This section is from the book "The Law Of Contracts", by William Herbert Page. Also available from Amazon: Commercial Contracts: A Practical Guide to Deals, Contracts, Agreements and Promises.
Money expended for necessaries for an infant,1 or advanced to pay off a pre-existing debt for necessaries,2 is itself a necessary. So is money advanced for a discharge from jail.3 Money, itself, contrary to ordinary experience is not regarded by the Common Law as a necessary, even if the infant actually expends it for necessaries.4 The reason generally given for this absurd, but well-settled rule is that the liability of the infant is fixed at the moment of the loan; and since the fund is not a necessary or expended for necessaries at that moment, his subsequent investment of it in necessaries does not increase his liability. In equity, however, a more rational rule is adopted, and the party lending the money is subrogated as to so much thereof as is expended by the infant for necessaries, to the rights of the party furnishing the same.5 A loan of money to discharge prior valid liens on realty owned by the minor is not a necessary at law; that is, no personal judgment can be rendered against the minor for such indebtedness;6 but in equity the lender is subrogated to the rights of the holder of the prior valid liens, which have been paid off by the money advanced.7 This right does not exist where it is not shown that the lien thus discharged was valid as to the infant.8 Money loaned to an infant and not expended by him for necessaries is, of course, not a necessary.9
1 Thorp v. Connelly, 48 Mo. App. 59.
2 See Sec. 869.
3 Perrin v. Wilson, 10 Mo. 451; State v. Cook. 12 Ired. L. (N. C.) 67; Freeman v. Bridger, 4 Jones L. (N. Car.) ; 67 Am. Dec. 258; Connolly v. Assignees of Hull, 3 Mc-Cord. (S. C.) 6; 15 Am. Dee. 612. Contra, that such presumption does not exist, Parsons v. Keys, 43 Tex. 557.
4 See preceding note. Goodman v. Alexander, 165 N. Y. 289; 55 L. R. A. 781; 59 N. E. 145. In Kline v. L'Amoreux, 2 Paige (N. Y.) 419; 22 Am. Dec. 652, it was said that an infant under the care and control of a parent or guardian, able and willing to furnish him with necessaries cannot bind himself therefor without the consent of such parent or guardian.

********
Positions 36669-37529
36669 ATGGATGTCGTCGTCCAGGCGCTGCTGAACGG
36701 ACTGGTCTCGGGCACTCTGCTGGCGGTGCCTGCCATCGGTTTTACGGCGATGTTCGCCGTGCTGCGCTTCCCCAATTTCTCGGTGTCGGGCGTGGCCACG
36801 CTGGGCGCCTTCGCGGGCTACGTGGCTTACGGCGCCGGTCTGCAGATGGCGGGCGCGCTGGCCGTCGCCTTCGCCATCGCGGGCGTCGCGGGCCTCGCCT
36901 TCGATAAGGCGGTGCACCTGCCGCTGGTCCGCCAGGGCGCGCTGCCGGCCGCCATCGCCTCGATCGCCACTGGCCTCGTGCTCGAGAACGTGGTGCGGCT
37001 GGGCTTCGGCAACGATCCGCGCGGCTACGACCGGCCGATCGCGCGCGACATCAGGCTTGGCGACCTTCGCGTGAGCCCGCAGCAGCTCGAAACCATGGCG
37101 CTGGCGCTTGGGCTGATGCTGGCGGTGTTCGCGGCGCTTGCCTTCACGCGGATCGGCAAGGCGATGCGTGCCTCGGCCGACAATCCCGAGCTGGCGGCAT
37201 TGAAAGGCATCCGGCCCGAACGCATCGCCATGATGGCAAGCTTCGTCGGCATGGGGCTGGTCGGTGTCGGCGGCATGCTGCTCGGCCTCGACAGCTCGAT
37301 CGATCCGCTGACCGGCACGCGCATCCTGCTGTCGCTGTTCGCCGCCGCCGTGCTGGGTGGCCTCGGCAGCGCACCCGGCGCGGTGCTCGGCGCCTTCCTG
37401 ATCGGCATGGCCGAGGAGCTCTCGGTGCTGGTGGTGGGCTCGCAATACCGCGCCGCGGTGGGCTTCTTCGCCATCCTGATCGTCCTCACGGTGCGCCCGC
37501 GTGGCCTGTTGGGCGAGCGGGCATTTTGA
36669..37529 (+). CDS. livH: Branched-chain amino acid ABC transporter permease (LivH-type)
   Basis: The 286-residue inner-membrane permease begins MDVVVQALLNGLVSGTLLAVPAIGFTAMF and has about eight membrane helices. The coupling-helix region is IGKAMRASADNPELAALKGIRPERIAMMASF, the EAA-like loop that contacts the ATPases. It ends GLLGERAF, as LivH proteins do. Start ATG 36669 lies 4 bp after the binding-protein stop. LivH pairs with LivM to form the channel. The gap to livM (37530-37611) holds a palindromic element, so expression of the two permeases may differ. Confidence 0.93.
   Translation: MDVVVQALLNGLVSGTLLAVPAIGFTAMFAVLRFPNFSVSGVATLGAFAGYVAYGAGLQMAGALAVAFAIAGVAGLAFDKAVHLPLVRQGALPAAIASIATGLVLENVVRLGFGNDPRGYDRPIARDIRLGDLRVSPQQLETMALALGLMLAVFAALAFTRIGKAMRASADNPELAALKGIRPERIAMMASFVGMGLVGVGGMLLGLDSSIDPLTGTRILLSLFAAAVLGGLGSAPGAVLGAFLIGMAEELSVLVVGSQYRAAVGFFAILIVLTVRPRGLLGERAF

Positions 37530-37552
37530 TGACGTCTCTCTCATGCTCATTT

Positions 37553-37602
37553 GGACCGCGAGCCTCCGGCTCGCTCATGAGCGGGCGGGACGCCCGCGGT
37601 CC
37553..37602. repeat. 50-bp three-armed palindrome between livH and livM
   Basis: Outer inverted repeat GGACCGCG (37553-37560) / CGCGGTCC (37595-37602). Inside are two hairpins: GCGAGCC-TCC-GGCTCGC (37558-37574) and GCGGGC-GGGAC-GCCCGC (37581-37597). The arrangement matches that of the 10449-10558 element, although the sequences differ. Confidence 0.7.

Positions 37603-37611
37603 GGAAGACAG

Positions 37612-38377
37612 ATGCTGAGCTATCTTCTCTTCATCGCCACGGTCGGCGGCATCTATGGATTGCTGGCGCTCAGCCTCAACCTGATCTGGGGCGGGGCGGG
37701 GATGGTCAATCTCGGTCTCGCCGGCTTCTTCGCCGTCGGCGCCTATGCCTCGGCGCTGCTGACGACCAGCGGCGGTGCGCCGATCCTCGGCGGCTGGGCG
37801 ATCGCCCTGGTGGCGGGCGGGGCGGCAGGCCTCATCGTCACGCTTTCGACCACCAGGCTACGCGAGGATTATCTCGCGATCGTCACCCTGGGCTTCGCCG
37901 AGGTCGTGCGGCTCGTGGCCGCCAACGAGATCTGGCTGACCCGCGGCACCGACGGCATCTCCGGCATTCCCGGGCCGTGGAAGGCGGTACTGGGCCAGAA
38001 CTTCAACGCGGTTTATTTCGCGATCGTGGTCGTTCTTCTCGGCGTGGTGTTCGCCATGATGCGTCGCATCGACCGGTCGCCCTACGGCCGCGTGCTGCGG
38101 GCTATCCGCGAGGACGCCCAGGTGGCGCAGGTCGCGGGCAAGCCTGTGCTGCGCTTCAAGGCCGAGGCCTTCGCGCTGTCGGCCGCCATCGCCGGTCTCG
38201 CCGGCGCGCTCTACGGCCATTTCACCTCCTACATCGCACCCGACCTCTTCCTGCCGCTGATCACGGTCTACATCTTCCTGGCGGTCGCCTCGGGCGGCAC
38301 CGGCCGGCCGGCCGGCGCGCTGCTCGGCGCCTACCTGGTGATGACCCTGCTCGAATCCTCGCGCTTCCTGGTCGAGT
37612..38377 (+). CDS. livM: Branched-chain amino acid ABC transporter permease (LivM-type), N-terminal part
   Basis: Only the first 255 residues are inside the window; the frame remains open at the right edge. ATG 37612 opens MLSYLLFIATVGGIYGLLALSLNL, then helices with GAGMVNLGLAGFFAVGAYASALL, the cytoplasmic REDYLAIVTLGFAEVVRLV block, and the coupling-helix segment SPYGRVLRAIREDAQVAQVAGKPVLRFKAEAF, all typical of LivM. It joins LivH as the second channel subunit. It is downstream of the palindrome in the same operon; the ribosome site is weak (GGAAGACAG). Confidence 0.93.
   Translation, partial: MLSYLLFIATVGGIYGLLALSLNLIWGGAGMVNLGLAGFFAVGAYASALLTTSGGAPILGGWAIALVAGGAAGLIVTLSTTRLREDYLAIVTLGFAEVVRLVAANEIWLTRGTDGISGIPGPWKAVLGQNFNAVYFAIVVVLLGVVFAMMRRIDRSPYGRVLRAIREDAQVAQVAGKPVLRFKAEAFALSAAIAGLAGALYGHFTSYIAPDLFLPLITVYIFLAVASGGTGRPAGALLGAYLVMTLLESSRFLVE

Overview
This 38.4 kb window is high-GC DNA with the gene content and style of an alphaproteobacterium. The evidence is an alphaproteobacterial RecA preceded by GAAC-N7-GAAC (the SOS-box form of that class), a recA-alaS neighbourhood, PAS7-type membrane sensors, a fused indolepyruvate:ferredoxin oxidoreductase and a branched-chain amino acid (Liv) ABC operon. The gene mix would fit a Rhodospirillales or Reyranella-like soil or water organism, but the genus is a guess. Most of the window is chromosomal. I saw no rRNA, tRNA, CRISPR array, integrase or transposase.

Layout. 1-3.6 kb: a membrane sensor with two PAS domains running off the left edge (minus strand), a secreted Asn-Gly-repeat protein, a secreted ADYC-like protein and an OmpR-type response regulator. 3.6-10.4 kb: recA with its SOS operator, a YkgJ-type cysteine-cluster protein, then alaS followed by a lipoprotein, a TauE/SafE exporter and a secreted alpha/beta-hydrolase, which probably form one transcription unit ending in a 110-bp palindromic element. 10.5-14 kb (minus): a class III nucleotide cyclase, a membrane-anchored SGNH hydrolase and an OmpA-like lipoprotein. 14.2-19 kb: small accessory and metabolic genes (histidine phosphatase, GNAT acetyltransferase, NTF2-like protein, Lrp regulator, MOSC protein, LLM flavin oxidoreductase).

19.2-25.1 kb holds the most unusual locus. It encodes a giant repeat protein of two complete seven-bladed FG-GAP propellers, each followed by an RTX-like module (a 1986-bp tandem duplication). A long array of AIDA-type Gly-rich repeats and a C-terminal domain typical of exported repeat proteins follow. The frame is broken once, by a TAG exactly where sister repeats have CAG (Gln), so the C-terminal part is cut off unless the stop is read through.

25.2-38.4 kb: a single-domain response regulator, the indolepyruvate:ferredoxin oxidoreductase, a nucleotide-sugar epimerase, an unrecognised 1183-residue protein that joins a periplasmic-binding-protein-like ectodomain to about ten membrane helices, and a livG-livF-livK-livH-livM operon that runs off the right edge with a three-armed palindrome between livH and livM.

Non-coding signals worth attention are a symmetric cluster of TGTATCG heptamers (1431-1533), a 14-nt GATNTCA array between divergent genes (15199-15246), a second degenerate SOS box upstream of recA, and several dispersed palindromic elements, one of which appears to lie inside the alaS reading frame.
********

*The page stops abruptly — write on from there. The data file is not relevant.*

5 Hoyt v. Casey, 114 Mass. 397; 19 Am. R. 371. This case cannot be reconciled with the general prin-ciples of this doctrine.
6 Trainer v. Trumbull, 141 Mass. 527; 6 N. E. 761.
7 Crafts v. Carr, 24 R. I. 397; 96 Am. St. Rep. 721; 60 L. R. A. 128; 53 Atl. 275.
1 Randall v. Sweet. 1 Denio (N. Y.) 460.
2 Hedgeley v. Holt, 4 Car. & P. 104 (obiter as in this case the articles were not necessaries) ; Swift v. Bennett, 10 Cush. (Mass.) 436; Kilgore v. Rich, 83 Me. 305; 23 Am. St. Rep. 780; 12 L. R. A. 859; 22 Atl. 176.
3 In ease of a civil claim, at least if the claim is for necessaries, Clark v. Leslie. 5 Esp. 28.
4 Earle v. Peale, 1 Salk. 386; 10 Mod. 67; Darly v. Boucher. 1 Salk. 279; Price v. Sanders. 60 Ind. 310; Bent v. Manning. 10 Vt. 225.
5 Marlow v. Pitfield. 1 P. Wms. 558; Watson v. Cross. 2 Dur. (Ky.) 147; Hickman v. Hall's Admrs. 5 Litt. (Ky.) 338.
6 Magee v. Welsh. 18 Cal. 155; Bicknell v. Bicknell, 111 Mass. 265. (In this case the loan was made at the request of the guardian, not of the infant.)
7 MacGreal v. Taylor, 167 U. S. 688; Charles v. Hastedt, 51 N. J. Eq. 171; 26 Atl. 564; Folts v. Ferguson, 77 Tex. 301; 13 S. W. 1037. "These debts having been paid by Mrs. U., the appellees are entitled in equity to be subrogated to the rights of the persons who held them, and who were about to foreclose the liens therefor when the application was made to Mrs. U. for the loan of $8,000 to be used in meeting those debts and improving the lot in question." MacGreal v. Taylor, 167 U. S. 688. 701; reversing in part on another point, Utermehle v. MacGreal, 1 App. D. C. 359.
8 Thormaehlen v. Kaeppel, 6 Wis. 378; 56 N. W. 1089.